Defendant and the complainant met for the third and  final time at her home.  
Defendant brought Titto along, and the three of them talked in the living room while 
Barbara, who was on heavy prescription medication at the time, slept in the recliner in the 
same room.  The complainant claimed that at some point defendant followed her into her 
bedroom, shut the door, and ordered her to remove her clothes.  As before, defendant 4
allegedly slapped, choked, and threatened the complainant and forced her to submit to 
oral and vaginal sex over an extended period.  The complainant contended that Barbara 
remained asleep in the living room while the intercourse took place.  Afterward, the 
complainant and defendant dressed, defendant fell asleep in the bed, and the complainant 
returned to the living room.  When defendant awoke, the three of them (defendant, the 
complainant, and Titto) left to pick up some fast food.   
Barbara testified that she awoke in her recliner to find a stranger, Titto, sitting on 
her couch and then found defendant and the complainant in the bedroom.  According to 
Barbara, she directed defendant to leave the bedroom, and the complainant left with 
defendant and Titto to pick up the fast food.   
The complainant did not see defendant again until trial.  She did not mention the 
alleged rapes to anyone until months after the second alleged rape, when a counselor 
conducting a background survey asked her whether anyone had ever sexually assaulted 
her.  The complainant, believing that her response would remain confidential, told the 
counselor that defendant had sexually assaulted her.   The counselor reported the 
allegations to the police.   
At trial, attacking the complainant’s credibility became central to the defense’s 
case.  Most significantly, Lisa, Barbara, and the complainant’s stepfather all averred that 
the complainant had falsely accused her stepfather of raping her in the past.  Furthermore, 
Lisa characterized the complainant as a compulsive liar, and Barbara indicated that the 
complainant lied and “just want[ed] to get people in trouble.”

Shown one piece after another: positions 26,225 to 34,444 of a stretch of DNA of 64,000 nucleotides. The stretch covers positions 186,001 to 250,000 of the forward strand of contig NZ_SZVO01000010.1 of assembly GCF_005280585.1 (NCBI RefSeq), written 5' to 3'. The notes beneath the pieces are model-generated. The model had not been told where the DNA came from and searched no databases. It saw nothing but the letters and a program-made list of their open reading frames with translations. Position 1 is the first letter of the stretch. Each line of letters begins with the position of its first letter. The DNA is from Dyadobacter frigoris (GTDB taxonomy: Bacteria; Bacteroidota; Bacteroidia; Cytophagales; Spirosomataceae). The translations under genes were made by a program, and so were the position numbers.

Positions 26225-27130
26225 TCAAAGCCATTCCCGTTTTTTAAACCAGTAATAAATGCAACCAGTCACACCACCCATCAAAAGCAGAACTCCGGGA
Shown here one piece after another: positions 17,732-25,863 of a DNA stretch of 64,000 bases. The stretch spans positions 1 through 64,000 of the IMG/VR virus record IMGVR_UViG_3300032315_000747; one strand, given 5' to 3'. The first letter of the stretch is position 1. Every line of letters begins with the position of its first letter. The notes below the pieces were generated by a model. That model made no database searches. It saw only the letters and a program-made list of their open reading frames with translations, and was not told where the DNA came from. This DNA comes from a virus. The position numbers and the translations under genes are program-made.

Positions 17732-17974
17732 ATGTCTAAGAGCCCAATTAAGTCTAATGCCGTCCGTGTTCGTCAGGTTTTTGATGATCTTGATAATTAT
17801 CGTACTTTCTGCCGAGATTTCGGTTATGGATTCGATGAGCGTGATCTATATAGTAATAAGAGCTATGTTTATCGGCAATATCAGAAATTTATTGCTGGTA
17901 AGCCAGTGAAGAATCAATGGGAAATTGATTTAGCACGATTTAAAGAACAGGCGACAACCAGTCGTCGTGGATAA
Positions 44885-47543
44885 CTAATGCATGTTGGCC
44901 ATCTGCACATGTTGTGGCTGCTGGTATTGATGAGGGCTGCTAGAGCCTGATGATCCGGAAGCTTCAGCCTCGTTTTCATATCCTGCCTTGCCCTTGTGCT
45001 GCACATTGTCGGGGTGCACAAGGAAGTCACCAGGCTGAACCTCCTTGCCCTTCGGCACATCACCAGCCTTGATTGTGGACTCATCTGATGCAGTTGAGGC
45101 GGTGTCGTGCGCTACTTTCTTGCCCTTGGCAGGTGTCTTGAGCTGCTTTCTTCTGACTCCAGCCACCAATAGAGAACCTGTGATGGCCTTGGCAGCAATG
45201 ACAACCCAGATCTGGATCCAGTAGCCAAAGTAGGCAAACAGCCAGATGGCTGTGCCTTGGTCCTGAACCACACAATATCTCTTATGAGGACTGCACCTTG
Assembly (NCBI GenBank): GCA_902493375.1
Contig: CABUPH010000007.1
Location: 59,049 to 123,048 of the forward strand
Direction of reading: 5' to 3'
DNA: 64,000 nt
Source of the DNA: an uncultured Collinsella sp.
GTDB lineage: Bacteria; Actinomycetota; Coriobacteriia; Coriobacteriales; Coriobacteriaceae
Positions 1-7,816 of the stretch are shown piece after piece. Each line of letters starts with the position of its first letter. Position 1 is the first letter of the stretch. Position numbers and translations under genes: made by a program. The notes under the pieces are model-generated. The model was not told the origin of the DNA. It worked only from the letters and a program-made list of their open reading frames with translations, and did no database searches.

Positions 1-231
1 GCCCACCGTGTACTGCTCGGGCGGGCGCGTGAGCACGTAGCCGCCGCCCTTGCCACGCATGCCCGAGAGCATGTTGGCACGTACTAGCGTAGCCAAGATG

The cell phone records at issue in this appeal further call into question the 
complainant’s credibility.  At trial, the prosecution elicited unequivocal testimony from 5
the complainant that  she never communicated with defendant following their third 
meeting, at which the second rape allegedly occurred, but she acknowledged that 
defendant continued to try to communicate with her.  On cross-examination, defense 
counsel confronted the complainant with defendant’s cell phone records, which revealed 
two incoming calls from Barbara’s cell phone just days after the third meeting.  At that 
point, the complainant admitted calling defendant once or twice from Barbara’s phone.  
However, when confronted with additional  cell phone records revealing what defense 
counsel described as hundreds of incoming calls following the third meeting, coming not 
from Barbara’s cell phone, but from the complainant’s cell phone, she unequivocally 
denied contacting defendant after their third meeting when the second alleged rape 
occurred.  According to the complainant, she wanted no further contact with the man who 
had so brutally violated her. 
Defense counsel then attempted to introduce into evidence defendant’s cell phone 
records rebutting the complainant’s testimony, but the prosecution objected for lack of a 
foundation.  The trial court sustained the  objection.  Defense counsel, who had been 
practicing law for only eight months at the  time, made no further effort to have the 
records admitted.   
During closing argument, the prosecution told the jury that it must disregard the 
cell phone records because they had not been properly admitted into evidence.  The 
prosecution also told the jury to disregard the complainant’s  testimony in which she 
acknowledged making some of the calls to defendant because the documents on which 
the complainant based her testimony had not been properly admitted.  The prosecution 
even suggested the possibility that defendant  or defense counsel had fabricated the cell 6
phone records.  Finally, the trial court instructed the jury to disregard evidence that had 
not been properly admitted and that evidence consists only of sworn testimony and